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You're just asking about terminology, right? Can one call a phrase with a subject and a non-finite verb a "clause"? The answer is yes, that is an ordinary use of the term "clause". There are both finite clauses (i.e., tensed clauses) and non-finite clauses. And, as you say, your example has two clauses: a main finite clause whose verb is "let" and an ...


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Traditionally, a clause is indeed a finite verb and all its dependencies. The subject of the sentence is he, the (direct) object his daughter. The verb let is special in that it often has an object and an infinitive as a tertiary complement (third thingy that strongly depends on it, besides subject and object). You could analyse the infinitive after let as ...


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Rephrased as "He allowed his daughter to listen to the music." it might be taken as an implied infinitive phrase.


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The comma is a choice of style. Some style books say it depends on context, others recommend one option or the other. Those prepositions are simply prepositions. They aren't conjunctions in any way. Whether or not you can move a phrase is not directly related to whether it is a clause or not. I have to admit I don't understand your explanation of why you ...


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All the phrases following up here are commonly found as predicative complements. Here are some more examples of such predicative complements: Don't get her angry (AdjP) Get her here as soon as possible (PP) Get her into the taxi. (PP) I got her running errands for me. (V+ing) I am a nutter (NP - I don't think this sense of GET allows NP's as predicative ...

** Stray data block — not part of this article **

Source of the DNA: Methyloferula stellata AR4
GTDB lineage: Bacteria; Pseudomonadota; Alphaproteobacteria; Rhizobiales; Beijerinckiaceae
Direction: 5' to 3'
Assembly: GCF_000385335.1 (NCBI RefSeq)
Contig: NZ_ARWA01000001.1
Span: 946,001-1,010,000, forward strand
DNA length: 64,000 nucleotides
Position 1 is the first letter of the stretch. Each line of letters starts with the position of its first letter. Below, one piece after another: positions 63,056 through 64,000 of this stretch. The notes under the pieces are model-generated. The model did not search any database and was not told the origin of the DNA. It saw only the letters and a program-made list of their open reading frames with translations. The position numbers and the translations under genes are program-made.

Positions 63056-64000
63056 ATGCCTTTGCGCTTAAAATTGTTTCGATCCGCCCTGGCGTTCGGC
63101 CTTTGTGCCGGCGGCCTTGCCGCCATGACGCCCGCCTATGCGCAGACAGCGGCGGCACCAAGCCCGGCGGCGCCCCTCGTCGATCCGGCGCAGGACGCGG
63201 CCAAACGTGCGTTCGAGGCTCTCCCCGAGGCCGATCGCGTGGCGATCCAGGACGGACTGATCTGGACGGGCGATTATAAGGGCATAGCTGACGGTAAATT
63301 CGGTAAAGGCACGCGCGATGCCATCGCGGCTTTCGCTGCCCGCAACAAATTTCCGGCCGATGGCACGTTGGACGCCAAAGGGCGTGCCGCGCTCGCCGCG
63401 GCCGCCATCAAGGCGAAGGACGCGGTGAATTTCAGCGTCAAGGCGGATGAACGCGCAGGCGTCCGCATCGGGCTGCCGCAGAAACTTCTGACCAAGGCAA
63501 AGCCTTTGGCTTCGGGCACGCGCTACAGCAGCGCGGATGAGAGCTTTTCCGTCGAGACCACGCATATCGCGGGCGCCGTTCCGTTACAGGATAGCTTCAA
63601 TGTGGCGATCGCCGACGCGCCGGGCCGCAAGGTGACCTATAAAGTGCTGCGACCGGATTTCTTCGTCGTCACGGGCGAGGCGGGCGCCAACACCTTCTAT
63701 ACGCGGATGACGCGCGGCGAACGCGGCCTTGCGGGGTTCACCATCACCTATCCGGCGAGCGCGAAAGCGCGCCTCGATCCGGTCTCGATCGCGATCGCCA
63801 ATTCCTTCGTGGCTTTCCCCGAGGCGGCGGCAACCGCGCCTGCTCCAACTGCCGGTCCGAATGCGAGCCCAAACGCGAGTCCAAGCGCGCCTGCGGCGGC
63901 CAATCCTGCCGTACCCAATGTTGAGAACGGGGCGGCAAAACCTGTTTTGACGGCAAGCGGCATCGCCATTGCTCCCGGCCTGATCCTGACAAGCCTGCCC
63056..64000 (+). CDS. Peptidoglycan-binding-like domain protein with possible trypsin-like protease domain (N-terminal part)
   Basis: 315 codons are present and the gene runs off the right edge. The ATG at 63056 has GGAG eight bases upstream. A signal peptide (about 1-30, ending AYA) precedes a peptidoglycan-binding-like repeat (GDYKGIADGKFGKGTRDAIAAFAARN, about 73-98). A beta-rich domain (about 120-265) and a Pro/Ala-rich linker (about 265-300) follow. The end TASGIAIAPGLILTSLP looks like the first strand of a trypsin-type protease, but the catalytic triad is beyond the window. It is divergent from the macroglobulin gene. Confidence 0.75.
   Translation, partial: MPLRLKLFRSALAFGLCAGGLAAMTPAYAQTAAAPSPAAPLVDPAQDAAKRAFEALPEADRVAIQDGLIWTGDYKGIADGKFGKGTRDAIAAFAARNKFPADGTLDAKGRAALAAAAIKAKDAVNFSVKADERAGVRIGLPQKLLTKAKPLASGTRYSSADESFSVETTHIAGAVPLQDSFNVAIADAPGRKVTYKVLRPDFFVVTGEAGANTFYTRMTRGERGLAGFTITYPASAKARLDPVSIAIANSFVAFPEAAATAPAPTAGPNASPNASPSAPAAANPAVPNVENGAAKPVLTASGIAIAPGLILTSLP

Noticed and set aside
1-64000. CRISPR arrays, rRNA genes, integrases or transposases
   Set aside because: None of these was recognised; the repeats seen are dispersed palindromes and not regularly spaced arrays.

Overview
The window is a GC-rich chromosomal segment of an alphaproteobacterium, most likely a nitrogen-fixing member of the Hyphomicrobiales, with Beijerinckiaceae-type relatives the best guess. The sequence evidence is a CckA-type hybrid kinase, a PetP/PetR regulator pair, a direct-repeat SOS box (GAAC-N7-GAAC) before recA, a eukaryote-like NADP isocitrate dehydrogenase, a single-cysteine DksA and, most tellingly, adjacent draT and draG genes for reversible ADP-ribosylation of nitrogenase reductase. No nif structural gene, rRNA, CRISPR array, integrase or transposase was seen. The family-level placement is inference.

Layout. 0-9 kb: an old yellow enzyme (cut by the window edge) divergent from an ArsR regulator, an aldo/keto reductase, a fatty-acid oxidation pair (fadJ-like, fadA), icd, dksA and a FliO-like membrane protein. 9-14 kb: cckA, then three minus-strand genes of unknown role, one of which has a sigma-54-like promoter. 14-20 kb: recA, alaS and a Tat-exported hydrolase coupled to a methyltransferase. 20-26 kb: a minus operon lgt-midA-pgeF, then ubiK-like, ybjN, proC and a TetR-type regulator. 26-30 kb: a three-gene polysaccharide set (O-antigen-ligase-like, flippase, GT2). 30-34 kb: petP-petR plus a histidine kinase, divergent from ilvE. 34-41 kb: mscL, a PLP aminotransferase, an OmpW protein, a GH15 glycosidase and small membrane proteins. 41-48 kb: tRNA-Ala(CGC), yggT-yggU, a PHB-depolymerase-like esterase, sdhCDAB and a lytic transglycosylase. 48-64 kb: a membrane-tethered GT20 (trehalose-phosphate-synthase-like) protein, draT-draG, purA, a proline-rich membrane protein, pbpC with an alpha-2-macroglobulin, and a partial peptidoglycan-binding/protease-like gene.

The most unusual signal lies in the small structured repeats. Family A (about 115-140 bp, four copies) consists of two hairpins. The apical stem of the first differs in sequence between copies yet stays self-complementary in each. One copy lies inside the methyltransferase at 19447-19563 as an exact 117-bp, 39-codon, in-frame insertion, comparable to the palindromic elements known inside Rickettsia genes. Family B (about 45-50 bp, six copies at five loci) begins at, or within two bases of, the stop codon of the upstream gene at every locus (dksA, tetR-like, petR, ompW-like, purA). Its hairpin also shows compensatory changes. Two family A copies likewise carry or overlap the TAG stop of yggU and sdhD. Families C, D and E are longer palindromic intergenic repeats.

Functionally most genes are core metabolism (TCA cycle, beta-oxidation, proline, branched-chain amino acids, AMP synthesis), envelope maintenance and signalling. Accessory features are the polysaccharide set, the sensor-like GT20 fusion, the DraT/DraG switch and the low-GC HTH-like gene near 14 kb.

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I am partial to the analysis in The Cambridge Grammar of the English Language, which treats up here as an intransitive preposition, analogous to an intransitive verb in that it does not take an object. The traditional account does not allow for a preposition without a complement, but within a framework where prepositions function as heads of phrases, ...


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In general, subordinating conjunctions become part of the subordinated clause they create, which means the position of the subordinated clause (including the conjunction) in the sentence relative to the other (main) clause can change. Coordinating conjunctions, however, must remain between the two clauses (or whatever elements). In the case of "for" and ...



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